Albums of the week | New records from Alabama Shakes, Amadou & Miriam, M. Ward
Personal Space: Electric Soul 1974–1984
None of the records from new acts this week thrill me, so I'm starting with a great reissue. Put together for Chocolate Industries by local wax historian Dante Carfagna and the Numero Group's Rob Sevier, Personal Space explores the fetal electronic phase of soul, when singers started replicating the protodisco of Timmy Thomas with limited resources. (Thomas's Why Can't We Live Together from 1972 is one of those obscurities music geeks continually rediscover.) Hissing synths and rudimentary drum machines drive these grooves, ranging from sleazy funk (Guitar Red's "Disco from a Space Show") to shit-can blues (Key & Cleary's "I'm A Man") and blown-out arcade funk (Jerry Green's "I Finally Found the Love I Need"). Yeah, the aesthetics are totally chillwave chic, but there's a key ingredient here that all the Neon Indian records in the world can't muster—honest to god soul. The busted robotics and vocal power keep this music real, human.
Alabama Shakes Boys & Girls
When I first wrote about the Shakes, they had only four songs on a Bandcamp page and a Zales commercial to their name. The thrill of discovery counted for a lot, that rush of stumbling upon precocious talent on a social networking site without publicity pushing you there. Those same songs appear unchanged here on the Southerners' debut. Yet the filler padded around them never quite recaptures the emotional highs of "You Ain't Alone" and "Hold On." Brittany Howard belts it out with a charming lisp you worry she'll outgrow. It's a spot-on facsimile of yore, but the adolescents are too content to just mimic. The best thing about the record is that it proves that kids can still give a shit about guitars, tape, oldies, etc. Hopefully they learn that heroes like Janet Joplin and the Stones did more than re-do the blues.
Amadou & Miriam Folila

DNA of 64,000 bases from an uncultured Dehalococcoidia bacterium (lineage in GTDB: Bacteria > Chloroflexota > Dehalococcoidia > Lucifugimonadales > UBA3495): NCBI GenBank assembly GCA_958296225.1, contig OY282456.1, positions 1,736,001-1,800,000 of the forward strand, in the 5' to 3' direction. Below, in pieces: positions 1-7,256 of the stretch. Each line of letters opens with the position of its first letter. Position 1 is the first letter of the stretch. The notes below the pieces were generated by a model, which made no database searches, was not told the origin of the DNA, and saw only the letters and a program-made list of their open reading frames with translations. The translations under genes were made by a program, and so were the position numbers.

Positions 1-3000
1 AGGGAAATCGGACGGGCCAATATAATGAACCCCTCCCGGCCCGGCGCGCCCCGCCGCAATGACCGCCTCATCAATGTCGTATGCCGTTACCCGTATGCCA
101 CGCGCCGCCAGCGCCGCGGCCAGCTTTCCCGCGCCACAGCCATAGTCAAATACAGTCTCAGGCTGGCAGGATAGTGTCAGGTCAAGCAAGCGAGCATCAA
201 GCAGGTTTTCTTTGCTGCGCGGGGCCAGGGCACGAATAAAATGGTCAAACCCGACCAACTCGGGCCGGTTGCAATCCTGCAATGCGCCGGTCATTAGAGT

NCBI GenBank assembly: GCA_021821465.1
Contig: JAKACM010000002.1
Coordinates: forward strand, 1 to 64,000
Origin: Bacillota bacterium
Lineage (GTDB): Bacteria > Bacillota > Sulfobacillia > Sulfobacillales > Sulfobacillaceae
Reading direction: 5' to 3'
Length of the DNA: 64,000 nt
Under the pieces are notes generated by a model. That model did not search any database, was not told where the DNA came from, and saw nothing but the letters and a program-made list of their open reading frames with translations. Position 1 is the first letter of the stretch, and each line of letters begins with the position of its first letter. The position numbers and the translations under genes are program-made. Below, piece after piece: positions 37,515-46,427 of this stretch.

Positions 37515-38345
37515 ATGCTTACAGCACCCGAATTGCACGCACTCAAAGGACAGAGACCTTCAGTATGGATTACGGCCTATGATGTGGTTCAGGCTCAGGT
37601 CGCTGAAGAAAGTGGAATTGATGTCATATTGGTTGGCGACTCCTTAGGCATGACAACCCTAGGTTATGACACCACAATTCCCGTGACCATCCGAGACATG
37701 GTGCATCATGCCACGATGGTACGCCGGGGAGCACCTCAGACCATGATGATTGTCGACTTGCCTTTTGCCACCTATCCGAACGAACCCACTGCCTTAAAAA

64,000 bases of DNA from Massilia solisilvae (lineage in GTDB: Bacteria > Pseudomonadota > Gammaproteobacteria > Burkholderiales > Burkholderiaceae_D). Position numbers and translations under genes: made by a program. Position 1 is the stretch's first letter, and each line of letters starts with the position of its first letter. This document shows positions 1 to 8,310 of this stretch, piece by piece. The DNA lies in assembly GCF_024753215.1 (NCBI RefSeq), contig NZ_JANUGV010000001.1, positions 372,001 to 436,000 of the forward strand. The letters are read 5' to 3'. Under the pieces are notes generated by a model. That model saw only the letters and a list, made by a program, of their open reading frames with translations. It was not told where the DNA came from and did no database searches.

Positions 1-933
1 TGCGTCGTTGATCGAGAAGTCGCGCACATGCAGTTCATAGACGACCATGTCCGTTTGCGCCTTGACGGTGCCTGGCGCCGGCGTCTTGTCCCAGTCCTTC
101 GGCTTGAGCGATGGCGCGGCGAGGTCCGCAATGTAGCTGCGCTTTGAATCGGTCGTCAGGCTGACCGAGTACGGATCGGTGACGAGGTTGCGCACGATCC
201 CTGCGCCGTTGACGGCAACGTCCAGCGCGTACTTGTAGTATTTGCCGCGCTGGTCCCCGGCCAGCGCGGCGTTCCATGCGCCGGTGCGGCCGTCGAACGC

After two adored albums steered by Manu Chao and Damon Albarn, the Malian couple has gotten carried away with the whole we'll-let-Westerners-produce-and-share-the-spotlight shtick. Part of the problem here is that there are too many collaborators. (Eight.) Part is the quality of these partners. (Theophilus London is not Damon Albarn.) The rest is incompatibility. (The Scissor Sisters? Really?) Santigold adds her eerie cool to a cut, while Tunde and Kip of TV on the Radio continue their quest to be on every West African crossover record of note. I expect them to be sporting tagelmusts soon. The overly Anglicized Afropop never hangs together and sells short the appeal of Amadou & Miriam alone. Leftist French rocker Bertrand Cantat fares the best as helmsman, getting organic results. He should have driven the entire trip.
M. Ward A Wasteland Companion
Let's blame Zooey Deschanel. She has been like an irony eraser to Him. The doe-eyed Deschanel pops up early here, twice, and hangs a pink Disney cloud over Ward's retro Technicolor cowboy pop. He smells like an actor now, especially on "Crawl After You." His voice melts in the warm echo and fake patina. He might be aiming for Fleetwood Mac. He's getting Fleetwood Cheese.
Monica New Life
I love that Monica doggedly sticks to slow jams on New Life. The album title thankfully speaks of an emotional turning point, not a veteran diva forcefully electroshocking her career with club beatz. The biggest curveball—and it's a slow pitch—is the reggae glide of "Man Who Has Everything." Otherwise, the 31-year-old demonstrates nine ways to slice a ballad, from Polow da Don's syrup-drunk "Without You" to the gated snare thunderclaps of Missy Elliott's "Until It's Gone" to Jermaine Dupri living The-Dream on "Amazing." Gooey.
Black Dice Mr. Impossible
For an improbable fifteen years, the RISD noiseniks in Black Dice have been trying to teach computer chips to fart. By God, they've done it. Here is an Impossible 46 minutes of "Brunswick Sludge," like a dyspeptic Angry Bird trying to play brain-damaged Ween.